In spite of all of the innovation that has gone into Windows 8, Microsoft's latest desktop operating system has been widely criticized for a number of different reasons. Although I am certainly not out to add to the "Windows bashing," there are some areas in which I think that Microsoft needed to do some additional work. One of these areas is in the way of video playback.
Windows Media Player has been a standard part of the Windows operating system for quite some time. That being the case, it would be easy to assume that Windows Media Player has matured and should have no trouble playing standard video formats. However, Windows 8 (and Windows RT) are more than a bit lacking in their support for video playback.
At first, this issue is easy to dismiss as something that only affects consumers. However, digital video has evolved to the point that it is used almost as much in business as it is at home. Organizations that invest in Windows 8 might discover that they are unable to play things like training videos, sales presentations, or even technical support videos.
Out of the box, Windows 8 seems to have no trouble playing WMV files or web videos from sites like YouTube. However, you may be shocked to learn that Windows 8 lacks the ability to play DVDs. If you insert a DVD into a computer that is running Windows 8, Windows Media Player will open and will then display an error message stating, "Windows Media Player cannot find the file. If you are trying to play, burn, or sync an item that is in your library, the item might point to a file that has been moved, renamed, or deleted."
If your organization needs to be able to play DVDs through Windows 8, then there are a couple of potential options. One option is to install Windows Media Center. Although Windows Media Center is a native Windows component, there is an additional licensing fee if you choose to enable this feature. Furthermore, Windows Media Center is only available for Windows 8 Professional. Organizations running Windows 8 (Standard Edition) must acquire the Pro Pack before they will be able to install Windows Media Center. There is no option for installing Windows Media Center on Windows 8 Enterprise or on Windows RT.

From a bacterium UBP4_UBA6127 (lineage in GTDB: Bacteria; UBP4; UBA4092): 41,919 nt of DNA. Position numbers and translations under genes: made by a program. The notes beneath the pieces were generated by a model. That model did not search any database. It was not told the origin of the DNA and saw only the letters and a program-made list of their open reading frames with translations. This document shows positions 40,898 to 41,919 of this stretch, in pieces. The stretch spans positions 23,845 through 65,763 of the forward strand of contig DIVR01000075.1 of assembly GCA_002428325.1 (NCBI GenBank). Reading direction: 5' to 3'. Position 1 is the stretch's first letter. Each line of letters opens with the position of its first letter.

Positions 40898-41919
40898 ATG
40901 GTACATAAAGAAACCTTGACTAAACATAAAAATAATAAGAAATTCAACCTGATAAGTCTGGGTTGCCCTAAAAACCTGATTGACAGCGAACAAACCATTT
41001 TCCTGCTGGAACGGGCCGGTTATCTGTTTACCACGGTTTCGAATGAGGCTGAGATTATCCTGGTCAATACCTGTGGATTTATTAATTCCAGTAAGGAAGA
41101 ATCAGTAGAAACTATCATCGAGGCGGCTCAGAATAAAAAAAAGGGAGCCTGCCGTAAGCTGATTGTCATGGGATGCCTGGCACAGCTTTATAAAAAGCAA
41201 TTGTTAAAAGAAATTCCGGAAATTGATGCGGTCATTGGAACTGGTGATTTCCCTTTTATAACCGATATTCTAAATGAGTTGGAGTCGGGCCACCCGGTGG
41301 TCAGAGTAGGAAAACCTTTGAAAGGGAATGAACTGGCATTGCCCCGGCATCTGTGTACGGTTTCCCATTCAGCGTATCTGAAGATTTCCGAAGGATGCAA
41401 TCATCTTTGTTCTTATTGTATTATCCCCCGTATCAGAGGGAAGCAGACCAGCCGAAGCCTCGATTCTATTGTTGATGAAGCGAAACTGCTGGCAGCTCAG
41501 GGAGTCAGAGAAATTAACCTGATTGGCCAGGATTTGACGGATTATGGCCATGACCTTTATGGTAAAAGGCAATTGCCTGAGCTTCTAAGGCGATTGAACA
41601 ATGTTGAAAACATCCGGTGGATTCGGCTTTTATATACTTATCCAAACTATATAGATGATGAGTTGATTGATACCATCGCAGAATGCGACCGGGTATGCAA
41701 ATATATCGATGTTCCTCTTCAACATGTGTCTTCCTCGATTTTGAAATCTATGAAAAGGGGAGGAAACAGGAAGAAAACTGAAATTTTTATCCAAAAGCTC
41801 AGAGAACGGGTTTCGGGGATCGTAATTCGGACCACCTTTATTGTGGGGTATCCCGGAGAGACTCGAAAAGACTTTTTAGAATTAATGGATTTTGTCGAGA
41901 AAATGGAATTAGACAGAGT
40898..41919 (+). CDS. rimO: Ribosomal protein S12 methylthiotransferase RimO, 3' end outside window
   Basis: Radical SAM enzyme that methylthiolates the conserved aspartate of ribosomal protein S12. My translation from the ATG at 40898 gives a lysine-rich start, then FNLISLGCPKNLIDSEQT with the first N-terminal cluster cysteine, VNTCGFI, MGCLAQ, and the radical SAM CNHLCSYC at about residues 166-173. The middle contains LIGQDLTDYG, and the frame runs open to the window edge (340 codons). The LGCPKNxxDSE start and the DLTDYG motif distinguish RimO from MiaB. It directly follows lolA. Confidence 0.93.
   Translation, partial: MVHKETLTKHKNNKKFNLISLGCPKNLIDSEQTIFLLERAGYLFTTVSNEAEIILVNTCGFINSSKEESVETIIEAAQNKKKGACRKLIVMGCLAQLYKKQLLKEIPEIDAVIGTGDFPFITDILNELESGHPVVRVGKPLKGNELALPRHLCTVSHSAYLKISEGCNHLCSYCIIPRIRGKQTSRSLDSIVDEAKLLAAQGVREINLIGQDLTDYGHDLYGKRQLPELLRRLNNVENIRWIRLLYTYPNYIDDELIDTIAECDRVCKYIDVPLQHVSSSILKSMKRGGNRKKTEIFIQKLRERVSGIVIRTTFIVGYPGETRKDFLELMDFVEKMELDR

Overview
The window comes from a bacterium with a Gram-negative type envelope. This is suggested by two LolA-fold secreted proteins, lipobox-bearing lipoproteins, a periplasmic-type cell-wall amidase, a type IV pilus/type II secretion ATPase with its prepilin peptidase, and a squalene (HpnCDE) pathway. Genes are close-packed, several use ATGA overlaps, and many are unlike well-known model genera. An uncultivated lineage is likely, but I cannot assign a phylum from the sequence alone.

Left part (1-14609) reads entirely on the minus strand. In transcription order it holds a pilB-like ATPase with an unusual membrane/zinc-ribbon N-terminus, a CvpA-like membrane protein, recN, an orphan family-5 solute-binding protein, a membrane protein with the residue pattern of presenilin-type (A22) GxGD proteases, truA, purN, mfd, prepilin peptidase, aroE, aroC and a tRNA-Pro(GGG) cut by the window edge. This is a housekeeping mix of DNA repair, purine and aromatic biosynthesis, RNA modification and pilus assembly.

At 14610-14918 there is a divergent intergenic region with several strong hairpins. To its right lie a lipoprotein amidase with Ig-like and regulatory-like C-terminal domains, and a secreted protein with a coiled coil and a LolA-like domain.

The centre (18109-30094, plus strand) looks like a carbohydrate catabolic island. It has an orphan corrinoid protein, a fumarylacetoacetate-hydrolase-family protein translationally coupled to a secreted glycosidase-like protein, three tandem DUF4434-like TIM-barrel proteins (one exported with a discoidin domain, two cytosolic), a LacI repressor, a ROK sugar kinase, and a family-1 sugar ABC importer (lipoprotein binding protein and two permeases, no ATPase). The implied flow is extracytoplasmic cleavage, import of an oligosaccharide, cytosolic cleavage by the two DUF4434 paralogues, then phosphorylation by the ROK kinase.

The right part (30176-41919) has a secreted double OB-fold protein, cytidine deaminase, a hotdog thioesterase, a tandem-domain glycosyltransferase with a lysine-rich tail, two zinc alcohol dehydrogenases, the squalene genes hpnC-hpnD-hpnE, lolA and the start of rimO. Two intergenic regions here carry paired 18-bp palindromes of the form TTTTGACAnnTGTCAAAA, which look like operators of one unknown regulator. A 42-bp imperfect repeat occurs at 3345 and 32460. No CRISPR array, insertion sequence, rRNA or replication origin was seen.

Organizations that run Windows 8 Enterprise or that do not want to spend extra money just to be able to play DVDs can enable DVD playback in another way. There are several free media players available for download that feature DVD playback capabilities. One such free media player is VLC Media Player.
DVDs are not the only common video type that Windows 8 does not natively play. I have personally had difficulty playing back MPEG 2 files (.MPG files) and MPEG 4 files (.MP4 files). Fortunately, there are some good workarounds for this problem as well.
One of the easiest ways to fix the problem is to install the previously mentioned VLC Media Player. VLC Media Player has no trouble playing these and many other video file formats. If you do choose to fix the problem by installing VLC Media Player, then you will need to associate the various video file extensions with VLC Media Player. Otherwise, every time a user clicks on a video file, Windows will attempt to play the video by using Windows Media Player (which still won't be able to play unsupported video types).
Another option is to install a free Windows 8 app called Multimedia 8, available through the Windows Store. Although Multimedia 8 is not a perfect solution to the problem, it does add a number of video codecs to the Windows operating system. These codecs allow Windows Media Player to play videos that it would not ordinarily be able to play. However, even after installing Multimedia 8, I found that playback of MPEG 2 videos still seemed to be unsupported.
One last option is to download and install one of the freely available packages of codecs. The most comprehensive video codec collections for Windows 8 include:
Keep in mind that none of these codec packs are based on native Microsoft code. Each offers features and capabilities that are uniquely its own. As such, you will need to investigate each codec pack to determine which is most suitable for your own organization.
As strange as it may seem, Windows 8 has very limited native video playback capabilities. However, there are a number of different ways in which the OS can be augmented to remedy this problem.